Biden still does better than anybody else against Trump, down from his highs, but still at a very strong 98.4% with no significant change since last we looked.

Warren and Buttigieg continue to fade. Current polling shows both to be more likely to lose than to win, and the picture is getting worse with time.

OK, now the view that shows the median electoral vote result in the Monte Carlo simulations for each candidate pair. As always, keep in mind that the simulations actually show that a very large range of results is possible for each candidate, this is essentially just the line marking the middle, where half the time the Democrat does better, and half the time the Republican does better.

Dem 11 Feb 21 Feb 𝚫
Biden +106 +104 -2
Sanders +34 +42 +10
Bloomberg —– +14 —–
Warren -8 -14 -6
Buttigieg -52 -54 -2

With this view, you can see Biden also dropped a little bit, even though his odds of winning didn't change within the rounding limit.

That's it for the probabilistic model.

For those of you who prefer the older and simpler categorization model, where we just look at what would happen if each candidate won every state where they lead the averages, here you go:

Dem 11 Feb 21 Feb 𝚫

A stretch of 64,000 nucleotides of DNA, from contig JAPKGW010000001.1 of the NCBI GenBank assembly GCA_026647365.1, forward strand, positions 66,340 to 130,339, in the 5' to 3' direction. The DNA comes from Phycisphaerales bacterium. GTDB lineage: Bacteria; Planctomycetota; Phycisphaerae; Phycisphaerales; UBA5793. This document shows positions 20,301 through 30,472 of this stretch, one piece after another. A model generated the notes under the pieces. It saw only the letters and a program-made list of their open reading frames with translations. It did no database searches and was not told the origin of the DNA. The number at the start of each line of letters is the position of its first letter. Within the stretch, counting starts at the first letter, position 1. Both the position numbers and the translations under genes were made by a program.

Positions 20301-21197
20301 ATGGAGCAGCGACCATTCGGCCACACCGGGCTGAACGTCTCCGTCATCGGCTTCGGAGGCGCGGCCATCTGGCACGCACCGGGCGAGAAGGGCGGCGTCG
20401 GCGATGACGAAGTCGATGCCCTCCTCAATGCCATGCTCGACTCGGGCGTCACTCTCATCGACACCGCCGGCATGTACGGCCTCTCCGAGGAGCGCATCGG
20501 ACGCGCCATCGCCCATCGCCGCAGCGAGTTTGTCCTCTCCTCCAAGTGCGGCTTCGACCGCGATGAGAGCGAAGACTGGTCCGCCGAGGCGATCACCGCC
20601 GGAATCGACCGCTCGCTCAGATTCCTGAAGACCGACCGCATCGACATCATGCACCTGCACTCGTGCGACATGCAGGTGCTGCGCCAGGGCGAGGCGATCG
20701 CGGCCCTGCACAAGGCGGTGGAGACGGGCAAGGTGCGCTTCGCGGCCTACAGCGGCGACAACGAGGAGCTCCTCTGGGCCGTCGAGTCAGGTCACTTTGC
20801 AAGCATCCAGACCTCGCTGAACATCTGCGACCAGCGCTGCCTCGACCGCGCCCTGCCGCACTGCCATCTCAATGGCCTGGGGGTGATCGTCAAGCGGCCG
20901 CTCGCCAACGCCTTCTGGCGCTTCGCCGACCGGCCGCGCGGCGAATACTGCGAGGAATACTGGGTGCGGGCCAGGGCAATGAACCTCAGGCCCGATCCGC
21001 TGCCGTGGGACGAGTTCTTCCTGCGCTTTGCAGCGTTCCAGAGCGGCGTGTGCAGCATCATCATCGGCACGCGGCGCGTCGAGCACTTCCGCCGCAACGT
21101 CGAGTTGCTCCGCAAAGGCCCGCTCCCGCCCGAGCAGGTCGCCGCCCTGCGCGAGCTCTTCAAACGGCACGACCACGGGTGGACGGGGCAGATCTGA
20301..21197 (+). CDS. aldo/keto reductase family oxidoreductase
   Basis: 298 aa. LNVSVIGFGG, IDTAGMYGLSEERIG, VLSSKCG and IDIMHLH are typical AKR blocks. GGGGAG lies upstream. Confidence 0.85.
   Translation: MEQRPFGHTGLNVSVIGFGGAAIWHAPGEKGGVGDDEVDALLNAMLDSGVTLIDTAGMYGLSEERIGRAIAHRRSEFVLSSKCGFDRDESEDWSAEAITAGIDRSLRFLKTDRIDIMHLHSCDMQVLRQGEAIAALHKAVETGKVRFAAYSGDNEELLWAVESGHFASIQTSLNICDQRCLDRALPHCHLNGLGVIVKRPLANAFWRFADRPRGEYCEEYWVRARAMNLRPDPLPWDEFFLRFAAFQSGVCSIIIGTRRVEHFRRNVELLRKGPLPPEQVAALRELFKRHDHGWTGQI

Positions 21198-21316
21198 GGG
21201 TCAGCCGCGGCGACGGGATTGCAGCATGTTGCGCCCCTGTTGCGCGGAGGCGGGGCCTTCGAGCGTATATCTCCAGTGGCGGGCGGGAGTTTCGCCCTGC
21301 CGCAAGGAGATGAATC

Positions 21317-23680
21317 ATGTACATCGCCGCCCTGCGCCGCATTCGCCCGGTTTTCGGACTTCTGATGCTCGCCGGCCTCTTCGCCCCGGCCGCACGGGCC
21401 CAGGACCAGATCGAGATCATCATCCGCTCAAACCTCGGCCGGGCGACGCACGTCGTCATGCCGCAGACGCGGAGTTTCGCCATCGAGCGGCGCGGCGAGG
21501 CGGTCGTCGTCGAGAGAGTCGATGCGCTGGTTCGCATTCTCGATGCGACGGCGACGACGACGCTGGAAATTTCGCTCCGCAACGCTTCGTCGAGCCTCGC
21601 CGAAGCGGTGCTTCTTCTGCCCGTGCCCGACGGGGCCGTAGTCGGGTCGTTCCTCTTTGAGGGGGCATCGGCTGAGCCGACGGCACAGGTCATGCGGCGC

Biden +178 +198 +20
Sanders +26 +66 +40
Bloomberg —– +52 —–
Warren -20 -20 Flat
Buttigieg -84 -84 Flat

Interestingly, in this view Biden actually improves a bit. How can he improve here while getting worse or staying flat in the last two views?

Well, without digging up all the specific state by state details, it boils down to flipping from just barely losing to just barely winning in one state (Wisconsin) while getting a bit worse in a few other close states without the state actually crossing the centerline. In the probabilistic view, the declines in the other states slightly outweigh the change in Wisconsin. But in the categorization view, the change in Wisconsin is the only change that matters at all.

Finally, the tipping point, which is in the margin in the state that would put the winner over the top (if the results all matched the polling averages and you sorted the states by the margins). Basically, this shows you how much polling would have to shift across the board in all states to change the winner.

Dem 11 Feb 21 Feb 𝚫
Biden +3.0% +2.8% -0.2%